Along the way, they have struggled through controversy, sorrow and fleeting trends to emerge as one of the most successful British bands in recent memory. The one thing that has eluded them, however – stateside success – won’t be won with Know Your Enemy, a mixed bag of style and performance.
Manic Street Preachers’ Know Your Enemy
Know Your Enemy opens with a “Suffragette City” inspired roar that propels “Found That Soul” dangerously close to the “raucous and roll” turf inhabited by harder rocking bands like Dogs d’Amour or Hanoi Rocks. James Dean Bradfield’s guitar stings and buzzes like a six-string hornet’s nest while the background rhythm crashes and tumbles behind his vocals. Unfortunately, “Found That Soul” bleeds into “Ocean Spray,” an aggravating piece of shite with wimpy vocals and nonsensical lyrics.
The remainder of Know Your Enemy is a similar roller-coaster ride, mixing breathless rockers like “Intravenous Agnostic” and “Dead Martyrs” with bland pop tripe that wouldn’t pass muster with the most fervent Anglophile. It seems as if the band is trying to reconcile the success of its present with the street credibility of its past, leading to this choppy, frequently ill-conceived collection of songs. When the band rocks, they raise the roof like few others bands can. When they fall down, however – such as with “Miss Europa Disco Dancer” – they are truly embarrassing.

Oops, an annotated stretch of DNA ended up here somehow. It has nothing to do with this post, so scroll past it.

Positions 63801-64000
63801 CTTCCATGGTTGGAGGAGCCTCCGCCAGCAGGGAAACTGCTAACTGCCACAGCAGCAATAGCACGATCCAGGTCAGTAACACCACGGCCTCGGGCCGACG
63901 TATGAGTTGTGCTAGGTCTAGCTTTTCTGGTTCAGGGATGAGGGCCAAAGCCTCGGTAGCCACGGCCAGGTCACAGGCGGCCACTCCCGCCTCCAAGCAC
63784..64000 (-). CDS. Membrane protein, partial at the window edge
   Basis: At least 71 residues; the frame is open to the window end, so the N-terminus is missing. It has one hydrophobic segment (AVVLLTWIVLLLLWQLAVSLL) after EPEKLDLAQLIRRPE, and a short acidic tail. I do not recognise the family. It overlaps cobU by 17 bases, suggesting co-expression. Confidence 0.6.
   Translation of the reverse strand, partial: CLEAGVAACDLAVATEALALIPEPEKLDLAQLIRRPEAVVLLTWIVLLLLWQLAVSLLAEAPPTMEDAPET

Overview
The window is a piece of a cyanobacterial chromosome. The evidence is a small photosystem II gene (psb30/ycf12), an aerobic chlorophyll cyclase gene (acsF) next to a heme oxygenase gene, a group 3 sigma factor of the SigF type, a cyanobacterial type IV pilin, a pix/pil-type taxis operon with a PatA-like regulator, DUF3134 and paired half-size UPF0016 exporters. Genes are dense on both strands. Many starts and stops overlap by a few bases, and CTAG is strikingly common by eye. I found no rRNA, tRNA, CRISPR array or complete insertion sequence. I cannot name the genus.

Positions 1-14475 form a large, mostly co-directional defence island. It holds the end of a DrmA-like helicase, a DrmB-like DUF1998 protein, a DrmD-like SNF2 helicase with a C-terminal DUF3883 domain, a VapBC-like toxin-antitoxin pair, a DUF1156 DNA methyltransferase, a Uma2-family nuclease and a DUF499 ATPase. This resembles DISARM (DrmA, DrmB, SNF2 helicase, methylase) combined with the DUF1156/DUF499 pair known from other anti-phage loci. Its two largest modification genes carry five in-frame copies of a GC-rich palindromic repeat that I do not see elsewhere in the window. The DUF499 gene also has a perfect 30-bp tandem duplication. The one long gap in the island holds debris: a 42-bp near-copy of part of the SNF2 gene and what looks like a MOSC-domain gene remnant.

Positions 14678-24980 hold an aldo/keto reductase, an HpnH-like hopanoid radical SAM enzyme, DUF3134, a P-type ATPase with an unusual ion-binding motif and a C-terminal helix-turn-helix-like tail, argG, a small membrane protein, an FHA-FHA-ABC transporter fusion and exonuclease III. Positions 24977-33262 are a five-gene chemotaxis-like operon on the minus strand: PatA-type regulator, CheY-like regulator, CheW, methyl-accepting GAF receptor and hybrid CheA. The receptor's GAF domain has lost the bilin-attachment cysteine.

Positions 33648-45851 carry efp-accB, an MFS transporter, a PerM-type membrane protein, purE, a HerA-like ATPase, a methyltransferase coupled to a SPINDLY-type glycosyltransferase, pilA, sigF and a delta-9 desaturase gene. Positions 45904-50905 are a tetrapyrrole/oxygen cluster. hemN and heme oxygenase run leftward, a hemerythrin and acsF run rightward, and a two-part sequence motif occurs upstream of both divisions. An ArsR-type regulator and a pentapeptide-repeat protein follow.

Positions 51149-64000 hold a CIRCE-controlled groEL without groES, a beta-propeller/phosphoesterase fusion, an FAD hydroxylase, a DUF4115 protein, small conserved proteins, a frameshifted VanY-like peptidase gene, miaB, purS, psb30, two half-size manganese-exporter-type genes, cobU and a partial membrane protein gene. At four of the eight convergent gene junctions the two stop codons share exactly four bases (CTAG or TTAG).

The Reverend’s Bottom Line
The 1995 disappearance of original lyricist and guitarist Richey James has certainly affected the band, although not as much as some critics claim. The Preachers quartet that included Richey James and the post-James trio that carried on after his mysterious disappearance are two quite different outfits. James’ growing mental illness, penchant for self-mutilation and politically charged lyrics made for a flamboyant and electric style of music, and early Preachers’ albums and bootlegs are prized by their fans.
The post-James band has created their own sound in his absence, incorporating their early random madness with a slicker, more professional pop structure. This direction has led to a certain degree of success that they might never have enjoyed with James running the show. These days, however, the Manic Street Preachers seem to be a band in the midst of an identity crisis, too seldom sounding truly manic and, with Know Your Enemy, preaching only to the faithful. (Virgin Records, released April 24, 2001)
Review originally published by Alt.Culture.Guide™, 2001
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